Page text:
Instagram has given IGTV, its home for long-form video content, more prominence in the app with a new tab on Instagram’s Explore page. But despite the product tweak announced on May 16, advertisers continue to see IGTV as little more than a testing ground.

Over the last year, some agencies have invested resources. For example, digital agency 360i launched a content series on IGTV for the New Orleans Tourism Marketing Corporation in March. Creative agency Conscious Minds created an IGTV series for Nike titled “Fight For Your Dream” and used IGTV to promote Uber Eats during SXSW. Creative agency Kvell has made videos to announce new stickers.

But since IGTV provides little data to content creators, agencies say they see IGTV as a good place for testing and creativity rather than providing huge wins.

“We don’t quite have the data or comprehensive consumer research on what works and what doesn’t in [vertical video]. So for now, we want to do what we do best: be creative. Have some fun, take some swings and then see how it turns out,” said Bryant Kohler, head of brand at Conscious Minds.

One reason preventing some agencies from investing more in IGTV is the lack of data and insights. Instagram accounts can only see the number of video views rather than any breakdown into how long users watched the video. Watch time is a key data point content creators use to judge their success across other long-form video platforms like Facebook Watch, YouTube and Snapchat.

IGTV also does not provide insights on where video viewership is coming from — whether it’s in feed, on Explore, on app or directly on the account’s page. One social strategist behind a brand account, who requested anonymity, predicted a significant amount of the traffic comes from the feed. “Instagram is desperate for IGTV to work so it over-indexes all IGTV content in the timeline,” the strategist said.

An Instagram spokesperson denied that claim, saying IGTV previews are not ranked any differently than other feed posts. Rather, Instagram’s feed ranks posts based on signals such as likelihood a user would be interested in the type of content, timeliness of the post and connection to the poster, the spokesperson said.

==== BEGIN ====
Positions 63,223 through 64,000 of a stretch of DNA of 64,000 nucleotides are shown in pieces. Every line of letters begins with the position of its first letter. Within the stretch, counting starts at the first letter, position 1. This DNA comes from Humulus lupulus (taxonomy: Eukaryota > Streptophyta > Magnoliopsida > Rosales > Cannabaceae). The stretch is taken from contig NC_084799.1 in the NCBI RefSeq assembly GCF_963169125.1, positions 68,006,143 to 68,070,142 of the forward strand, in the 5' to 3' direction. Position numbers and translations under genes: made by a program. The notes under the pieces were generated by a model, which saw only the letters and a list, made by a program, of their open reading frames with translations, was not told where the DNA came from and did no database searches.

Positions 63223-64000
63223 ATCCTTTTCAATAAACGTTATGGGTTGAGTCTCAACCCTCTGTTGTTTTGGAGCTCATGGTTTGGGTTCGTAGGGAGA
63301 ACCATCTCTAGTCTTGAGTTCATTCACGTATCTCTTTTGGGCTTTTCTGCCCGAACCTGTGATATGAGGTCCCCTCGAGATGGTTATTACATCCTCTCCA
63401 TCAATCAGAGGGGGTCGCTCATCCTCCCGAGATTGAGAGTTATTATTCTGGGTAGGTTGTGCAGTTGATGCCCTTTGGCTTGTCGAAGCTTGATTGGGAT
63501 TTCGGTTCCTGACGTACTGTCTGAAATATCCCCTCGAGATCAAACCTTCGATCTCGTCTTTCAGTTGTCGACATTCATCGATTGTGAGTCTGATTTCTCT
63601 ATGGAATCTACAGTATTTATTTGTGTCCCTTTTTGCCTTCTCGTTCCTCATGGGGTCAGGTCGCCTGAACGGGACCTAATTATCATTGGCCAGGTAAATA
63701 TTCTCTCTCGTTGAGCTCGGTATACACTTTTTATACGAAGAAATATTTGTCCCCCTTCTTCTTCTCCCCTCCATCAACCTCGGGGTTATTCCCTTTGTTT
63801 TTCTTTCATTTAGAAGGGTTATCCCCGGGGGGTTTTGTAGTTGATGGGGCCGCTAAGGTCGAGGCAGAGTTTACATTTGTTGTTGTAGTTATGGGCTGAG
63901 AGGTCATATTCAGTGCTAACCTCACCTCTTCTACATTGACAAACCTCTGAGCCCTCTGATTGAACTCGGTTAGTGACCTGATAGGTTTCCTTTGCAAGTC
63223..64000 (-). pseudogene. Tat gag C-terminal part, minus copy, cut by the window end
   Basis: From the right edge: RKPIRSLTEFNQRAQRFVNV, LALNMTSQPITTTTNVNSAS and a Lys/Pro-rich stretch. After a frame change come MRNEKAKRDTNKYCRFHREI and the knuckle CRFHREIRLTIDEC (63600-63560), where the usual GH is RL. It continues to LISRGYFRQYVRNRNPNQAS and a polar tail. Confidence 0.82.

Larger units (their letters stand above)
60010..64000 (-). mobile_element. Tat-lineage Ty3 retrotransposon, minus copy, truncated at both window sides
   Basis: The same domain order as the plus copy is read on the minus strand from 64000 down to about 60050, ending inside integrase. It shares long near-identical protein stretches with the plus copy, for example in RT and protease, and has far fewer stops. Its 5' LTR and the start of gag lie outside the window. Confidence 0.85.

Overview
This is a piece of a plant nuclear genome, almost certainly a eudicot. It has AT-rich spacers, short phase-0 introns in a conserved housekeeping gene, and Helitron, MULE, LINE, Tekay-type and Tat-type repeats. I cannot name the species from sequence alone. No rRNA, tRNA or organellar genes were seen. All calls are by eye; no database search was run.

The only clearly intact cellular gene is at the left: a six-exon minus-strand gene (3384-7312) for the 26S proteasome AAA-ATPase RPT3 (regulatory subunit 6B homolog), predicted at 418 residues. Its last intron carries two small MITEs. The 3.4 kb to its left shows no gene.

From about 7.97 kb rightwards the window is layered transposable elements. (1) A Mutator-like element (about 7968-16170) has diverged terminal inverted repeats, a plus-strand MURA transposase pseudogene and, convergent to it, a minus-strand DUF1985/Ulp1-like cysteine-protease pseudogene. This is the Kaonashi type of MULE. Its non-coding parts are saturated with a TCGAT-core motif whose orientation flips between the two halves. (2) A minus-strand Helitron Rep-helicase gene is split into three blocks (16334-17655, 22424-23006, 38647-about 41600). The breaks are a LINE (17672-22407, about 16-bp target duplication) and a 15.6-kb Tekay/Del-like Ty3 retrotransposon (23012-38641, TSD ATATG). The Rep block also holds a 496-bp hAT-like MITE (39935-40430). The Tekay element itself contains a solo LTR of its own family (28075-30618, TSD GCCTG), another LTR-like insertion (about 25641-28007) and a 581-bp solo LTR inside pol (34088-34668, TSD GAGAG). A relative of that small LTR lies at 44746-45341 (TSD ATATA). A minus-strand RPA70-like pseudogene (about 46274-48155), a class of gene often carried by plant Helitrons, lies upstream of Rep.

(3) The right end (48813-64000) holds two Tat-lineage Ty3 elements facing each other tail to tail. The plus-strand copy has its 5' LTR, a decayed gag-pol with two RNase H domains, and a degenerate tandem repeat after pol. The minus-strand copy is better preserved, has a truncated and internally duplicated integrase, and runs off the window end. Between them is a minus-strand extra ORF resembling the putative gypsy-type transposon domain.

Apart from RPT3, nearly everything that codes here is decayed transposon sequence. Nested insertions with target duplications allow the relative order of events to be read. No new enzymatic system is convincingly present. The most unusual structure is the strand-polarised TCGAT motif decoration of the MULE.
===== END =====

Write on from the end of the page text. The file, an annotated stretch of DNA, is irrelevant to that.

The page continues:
Promoting IGTV in the main Instagram feed is one strategy advertisers have recently used to draw more attention to the long-form video hub. IGTV previews, the name for one-minute videos publishers can share on the main Instagram feed, are able to convert viewers to watch the full videos, said Adam Rosenberg, co-founder and head of new business at Kvell. (On the publisher side, Meredith previously told Digiday that Instagram adding an in-feed promotion for IGTV videos helped spur a double-digit lift in episode views, on average.)

“Once Instagram released the new feature to preview one minute of your IGTV content on your feed, our video instantly started blowing up,” Rosenberg said.

IGTV’s pitch deck from August 2018, obtained by Digiday, suggests agencies direct users to IGTV through Instagram Stories and by sharing the permalink. 360i promoted the New Orleans content series, which was available exclusively on IGTV, through shorter videos on Instagram, Instagram Stories and YouTube, some of which were paid media.

Melissa Flaherty, associate media director at 360i, said she would like to have more insights into where the traffic is coming from.

“I think there’s a big opportunity for reporting metrics and having access to targeting capabilities and using Facebook data. I think once we have visibility into the Instagram insights and usage and audience we can better understand and create content,” Flaherty said.

An Instagram spokesperson said a deeper set of insights is important to IGTV’s growth and that the company is exploring ways to provide more metrics around retention, click through and source of video views.

Beyond understand where traffic comes from, Rosenberg said he hopes IGTV adds better search as well as more monetization options. Instagram allows for sponsored posts, but they don’t have ad breaks with revenue share yet like there is on Facebook Watch. An Instagram spokesperson said the company had no updates to share on any upcoming monetization products.

At IGTV’s launch in June 2018, agencies were immediately intrigued since IGTV was, to put it simply, a part of Instagram. Kohler said many brands these days have their “strongest presence” on Instagram so involving them in a new product within that network made sense.

Instagram’s initial pitch to advertisers was that video viewing was going mobile: as of June 2018, time spent watching video on Instagram had increased 60 percent from the year prior, according to the August 2018 pitch deck.

“Other platforms like Facebook and YouTube had already seen success in long-form and editorial content, so it was a good time for Instagram, the darling child of social media, to step into those formats,” Kohler said.

However, 360i, like other agencies, didn’t initially jump on IGTV for its clients. Flaherty said her team started testing the product in November 2018. At that point, they hadn’t seen “anyone breakthrough and saw that as an opportunity to dive in,” she said.

To attract more interest from agencies, IGTV would benefit from more functionalities and reporting metrics. Kohler said he would like to see more discover and search functions and more effort by Facebook and Instagram to grow the brand off the platform. Yet even without those steps, he’s betting on success.

“The digital and entertainment worlds are becoming one, and it’s the wild wild west right now. I’d love to see Instagram take a stab at crashing that party,” Kohler said.

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